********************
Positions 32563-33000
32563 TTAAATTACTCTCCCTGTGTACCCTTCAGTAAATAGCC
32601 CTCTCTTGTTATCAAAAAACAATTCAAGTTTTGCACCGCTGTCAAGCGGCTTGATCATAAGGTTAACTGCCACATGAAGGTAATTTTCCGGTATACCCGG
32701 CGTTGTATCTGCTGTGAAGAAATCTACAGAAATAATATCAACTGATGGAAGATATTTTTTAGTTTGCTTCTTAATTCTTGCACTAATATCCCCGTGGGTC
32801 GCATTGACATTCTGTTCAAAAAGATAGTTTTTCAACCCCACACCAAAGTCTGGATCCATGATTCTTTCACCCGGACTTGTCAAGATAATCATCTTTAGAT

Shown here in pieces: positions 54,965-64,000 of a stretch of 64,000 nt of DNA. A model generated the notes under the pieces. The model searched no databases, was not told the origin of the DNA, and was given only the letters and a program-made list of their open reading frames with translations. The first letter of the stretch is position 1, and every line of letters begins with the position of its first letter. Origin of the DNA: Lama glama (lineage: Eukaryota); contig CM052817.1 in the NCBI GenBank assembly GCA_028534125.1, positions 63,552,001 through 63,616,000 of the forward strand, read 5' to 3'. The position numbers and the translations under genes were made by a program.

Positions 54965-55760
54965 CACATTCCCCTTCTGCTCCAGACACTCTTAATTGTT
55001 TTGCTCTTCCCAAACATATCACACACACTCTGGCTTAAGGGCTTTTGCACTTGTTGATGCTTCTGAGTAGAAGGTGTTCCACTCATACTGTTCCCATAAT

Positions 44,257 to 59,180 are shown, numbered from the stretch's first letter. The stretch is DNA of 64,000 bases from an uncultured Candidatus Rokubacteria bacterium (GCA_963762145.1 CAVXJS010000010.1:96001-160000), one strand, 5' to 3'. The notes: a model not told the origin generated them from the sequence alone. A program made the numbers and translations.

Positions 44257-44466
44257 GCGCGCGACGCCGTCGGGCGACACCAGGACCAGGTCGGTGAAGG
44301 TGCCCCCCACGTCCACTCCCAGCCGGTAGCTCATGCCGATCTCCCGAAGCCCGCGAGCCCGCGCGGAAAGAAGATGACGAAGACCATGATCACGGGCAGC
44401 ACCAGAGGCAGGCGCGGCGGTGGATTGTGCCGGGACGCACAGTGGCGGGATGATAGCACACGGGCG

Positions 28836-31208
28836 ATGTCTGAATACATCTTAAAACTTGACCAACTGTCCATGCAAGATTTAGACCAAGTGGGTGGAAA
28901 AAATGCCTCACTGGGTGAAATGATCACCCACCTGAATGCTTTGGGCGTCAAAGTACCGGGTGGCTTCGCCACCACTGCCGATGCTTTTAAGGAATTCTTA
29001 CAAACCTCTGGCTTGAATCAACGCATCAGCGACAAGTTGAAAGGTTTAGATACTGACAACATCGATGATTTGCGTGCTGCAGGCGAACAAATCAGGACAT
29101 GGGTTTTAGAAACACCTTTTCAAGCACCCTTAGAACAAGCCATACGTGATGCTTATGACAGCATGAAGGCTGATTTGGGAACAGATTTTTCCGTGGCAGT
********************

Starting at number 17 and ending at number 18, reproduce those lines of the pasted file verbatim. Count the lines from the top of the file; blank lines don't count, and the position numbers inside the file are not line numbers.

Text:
28901 AAATGCCTCACTGGGTGAAATGATCACCCACCTGAATGCTTTGGGCGTCAAAGTACCGGGTGGCTTCGCCACCACTGCCGATGCTTTTAAGGAATTCTTA
29001 CAAACCTCTGGCTTGAATCAACGCATCAGCGACAAGTTGAAAGGTTTAGATACTGACAACATCGATGATTTGCGTGCTGCAGGCGAACAAATCAGGACAT